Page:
Thus far, fixed Doppler and multi-path propagation could be accounted for. However, both of these factors may vary over the length of a transmission, thus potentially importing errors.
As has already been noted for the case of the two chirps 24, complex autocorrelation provides information on the channel structure, and a subsequent complex cross-correlation of the autocorrelation results against each other provides information concerning Doppler. This process can be carried forward to the use of the received extended sequences.
The first received extended sequence is known, and the Doppler is assumed to be that obtained by use of the chirp signals, so permitting re-sampling and demodulation of the first sequence. Then (auto) correlation of the known base sequence against the known first extended sequence provides a correlation signal with more precise channel structure information.
In a version of the system where Doppler is also continuously updated from measurements performed on successive pairs of sequences, the updated Doppler (or differential Doppler) measurement could then be fed back to the decoder 31 and the re-sampler 34 for re-sampling the second modulated extended sequence, suitably buffered if necessary. In addition the updated channel information can likewise be used within the decoder 31 for use during raking of the second modulated extended sequence. However, for providing a further update on channel information, once the second extended sequence is identified the second modulated extended sequence of the unraked signal 21′ is correlated against the corresponding base sequence and the updated channel structure is derived from the result in known manner for use in raking the third modulated extended sequence, and so forth in an iterative process.
While there is a lag in the production of these measurements, it is sufficiently small that there is little or no likelihood of corruption in the signal 19′ on account of Doppler or multi-path propagation.
The use of an extended sequence has already been described in terms of dealing with time jitter in the received signal. It will be observed that it also helps in the obtaining of information regarding sub-signal paths, which might be missed if using a transmitted base sequence.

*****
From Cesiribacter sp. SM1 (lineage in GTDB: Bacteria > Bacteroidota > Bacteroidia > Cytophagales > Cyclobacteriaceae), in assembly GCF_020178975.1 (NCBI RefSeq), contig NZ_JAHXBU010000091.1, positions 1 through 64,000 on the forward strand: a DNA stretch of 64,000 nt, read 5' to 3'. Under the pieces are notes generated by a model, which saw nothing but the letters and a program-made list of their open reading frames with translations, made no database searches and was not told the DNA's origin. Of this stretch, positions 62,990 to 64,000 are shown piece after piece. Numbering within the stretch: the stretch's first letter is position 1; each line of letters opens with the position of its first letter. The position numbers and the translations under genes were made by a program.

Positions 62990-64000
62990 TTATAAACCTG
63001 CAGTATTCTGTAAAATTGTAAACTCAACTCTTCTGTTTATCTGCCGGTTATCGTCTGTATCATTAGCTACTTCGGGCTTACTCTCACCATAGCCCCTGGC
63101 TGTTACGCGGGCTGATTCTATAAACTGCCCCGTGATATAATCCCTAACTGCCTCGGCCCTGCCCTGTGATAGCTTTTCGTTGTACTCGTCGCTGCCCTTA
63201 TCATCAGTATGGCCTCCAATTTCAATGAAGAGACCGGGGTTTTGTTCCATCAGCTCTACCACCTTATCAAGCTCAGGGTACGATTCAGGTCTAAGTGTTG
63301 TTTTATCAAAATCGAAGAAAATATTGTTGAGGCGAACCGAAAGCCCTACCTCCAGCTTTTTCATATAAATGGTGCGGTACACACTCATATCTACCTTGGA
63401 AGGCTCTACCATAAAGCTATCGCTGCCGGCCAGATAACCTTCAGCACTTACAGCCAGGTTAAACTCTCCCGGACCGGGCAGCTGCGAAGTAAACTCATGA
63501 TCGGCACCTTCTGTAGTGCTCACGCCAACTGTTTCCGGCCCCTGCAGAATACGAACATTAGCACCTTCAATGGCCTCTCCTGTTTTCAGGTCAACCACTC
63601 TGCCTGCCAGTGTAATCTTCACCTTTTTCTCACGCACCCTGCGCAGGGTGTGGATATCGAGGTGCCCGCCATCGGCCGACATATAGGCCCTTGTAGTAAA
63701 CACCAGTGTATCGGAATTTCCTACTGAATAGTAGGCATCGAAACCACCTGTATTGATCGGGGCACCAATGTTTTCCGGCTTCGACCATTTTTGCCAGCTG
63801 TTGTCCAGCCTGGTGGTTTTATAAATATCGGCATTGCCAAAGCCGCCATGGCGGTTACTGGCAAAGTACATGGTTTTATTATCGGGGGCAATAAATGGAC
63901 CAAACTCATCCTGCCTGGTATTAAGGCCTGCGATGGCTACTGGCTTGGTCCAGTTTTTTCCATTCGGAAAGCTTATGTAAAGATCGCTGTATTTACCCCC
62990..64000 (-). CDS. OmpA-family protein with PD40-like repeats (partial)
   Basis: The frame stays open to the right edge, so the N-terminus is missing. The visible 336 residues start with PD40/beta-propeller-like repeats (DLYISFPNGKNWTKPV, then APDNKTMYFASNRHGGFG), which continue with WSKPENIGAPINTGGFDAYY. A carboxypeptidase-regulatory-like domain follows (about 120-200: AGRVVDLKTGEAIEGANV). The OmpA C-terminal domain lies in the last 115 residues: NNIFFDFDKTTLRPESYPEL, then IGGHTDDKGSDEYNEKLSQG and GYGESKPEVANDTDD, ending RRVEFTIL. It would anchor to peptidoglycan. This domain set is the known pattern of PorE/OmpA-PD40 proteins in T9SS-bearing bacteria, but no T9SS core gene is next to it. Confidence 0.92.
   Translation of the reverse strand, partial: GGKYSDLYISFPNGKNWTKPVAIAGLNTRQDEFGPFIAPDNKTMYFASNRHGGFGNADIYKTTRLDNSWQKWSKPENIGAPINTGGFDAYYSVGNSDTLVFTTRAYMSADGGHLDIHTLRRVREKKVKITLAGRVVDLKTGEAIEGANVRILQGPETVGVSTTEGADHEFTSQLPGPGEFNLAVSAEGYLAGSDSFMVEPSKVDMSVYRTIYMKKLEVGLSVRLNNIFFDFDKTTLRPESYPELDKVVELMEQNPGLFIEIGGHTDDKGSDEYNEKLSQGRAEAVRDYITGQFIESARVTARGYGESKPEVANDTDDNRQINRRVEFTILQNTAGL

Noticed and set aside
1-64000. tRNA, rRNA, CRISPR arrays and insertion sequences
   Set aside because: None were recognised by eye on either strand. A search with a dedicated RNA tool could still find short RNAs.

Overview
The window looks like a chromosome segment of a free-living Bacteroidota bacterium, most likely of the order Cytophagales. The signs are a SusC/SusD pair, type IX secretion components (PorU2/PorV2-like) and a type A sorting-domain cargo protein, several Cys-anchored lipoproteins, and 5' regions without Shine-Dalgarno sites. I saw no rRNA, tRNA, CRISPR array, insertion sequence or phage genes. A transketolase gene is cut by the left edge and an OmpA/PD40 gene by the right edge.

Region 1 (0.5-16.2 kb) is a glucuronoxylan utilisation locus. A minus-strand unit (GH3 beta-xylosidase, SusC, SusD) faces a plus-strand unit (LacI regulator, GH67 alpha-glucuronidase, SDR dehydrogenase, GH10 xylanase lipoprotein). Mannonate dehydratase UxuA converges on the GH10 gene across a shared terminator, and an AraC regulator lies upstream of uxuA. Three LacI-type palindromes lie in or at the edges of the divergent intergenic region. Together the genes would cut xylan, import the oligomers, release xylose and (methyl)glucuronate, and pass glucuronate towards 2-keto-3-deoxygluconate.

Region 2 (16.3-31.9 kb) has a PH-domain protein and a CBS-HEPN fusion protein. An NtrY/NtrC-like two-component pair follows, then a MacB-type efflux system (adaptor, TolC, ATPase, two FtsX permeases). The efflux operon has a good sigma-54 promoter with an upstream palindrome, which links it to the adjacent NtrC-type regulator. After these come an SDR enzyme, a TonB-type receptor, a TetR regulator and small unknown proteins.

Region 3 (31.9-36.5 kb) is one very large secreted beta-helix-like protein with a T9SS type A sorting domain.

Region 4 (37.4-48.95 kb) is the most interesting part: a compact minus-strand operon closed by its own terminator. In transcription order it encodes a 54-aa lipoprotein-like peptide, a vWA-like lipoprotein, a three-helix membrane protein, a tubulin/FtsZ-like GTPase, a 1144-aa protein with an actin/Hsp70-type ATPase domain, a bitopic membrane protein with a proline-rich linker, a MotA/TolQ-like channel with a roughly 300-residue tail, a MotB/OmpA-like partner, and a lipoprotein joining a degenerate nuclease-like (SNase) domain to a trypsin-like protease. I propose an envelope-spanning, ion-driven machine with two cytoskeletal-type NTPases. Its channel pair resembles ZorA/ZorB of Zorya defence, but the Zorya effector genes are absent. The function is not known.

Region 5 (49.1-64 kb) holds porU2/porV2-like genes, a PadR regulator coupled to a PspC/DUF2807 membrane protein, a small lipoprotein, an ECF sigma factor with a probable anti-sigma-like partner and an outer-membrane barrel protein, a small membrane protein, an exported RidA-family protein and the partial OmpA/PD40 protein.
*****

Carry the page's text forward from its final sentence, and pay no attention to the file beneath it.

Thus this embodiment of the invention enables the provision of a broadband transmission, not so subject to fading as a narrowband transmission, copes well with Doppler effects, and utilises more of the transmitted signal energy, including energy from multiple paths, to enhance accuracy of message reproduction.
In the present embodiment n is 2, m is 255, a cyclic extension is provided at each end of length 20 chips. These values are a matter of choice according to the transmission conditions likely to be encountered, computing power available, and other circumstances. With present computing powers, in particular for portable transceivers, n is preferably no more than 4, to place a limit on the number of correlations that are necessary; however, it will be appreciated that greater values of n can enable faster transmission overall, albeit at the expense of a rapidly increasing number n2 of correlations to be performed at the receiving transceiver.
These latter considerations must be balanced against the fact that an increase in n for a fixed value of m reduces the ratio m/n, which ratio effectively defines the processing gain obtainable in the receiver correlators. In the resent application it is preferred to use fairly large processing gains to help overcome multi-path and user interference. The value of m/n is preferably at least 31, and preferably at least 63 and even more preferably at least 127. The length of the extension(s) preferably lies between 16 and 128 when m is 255, and more generally it lies between m1/2 and m/2.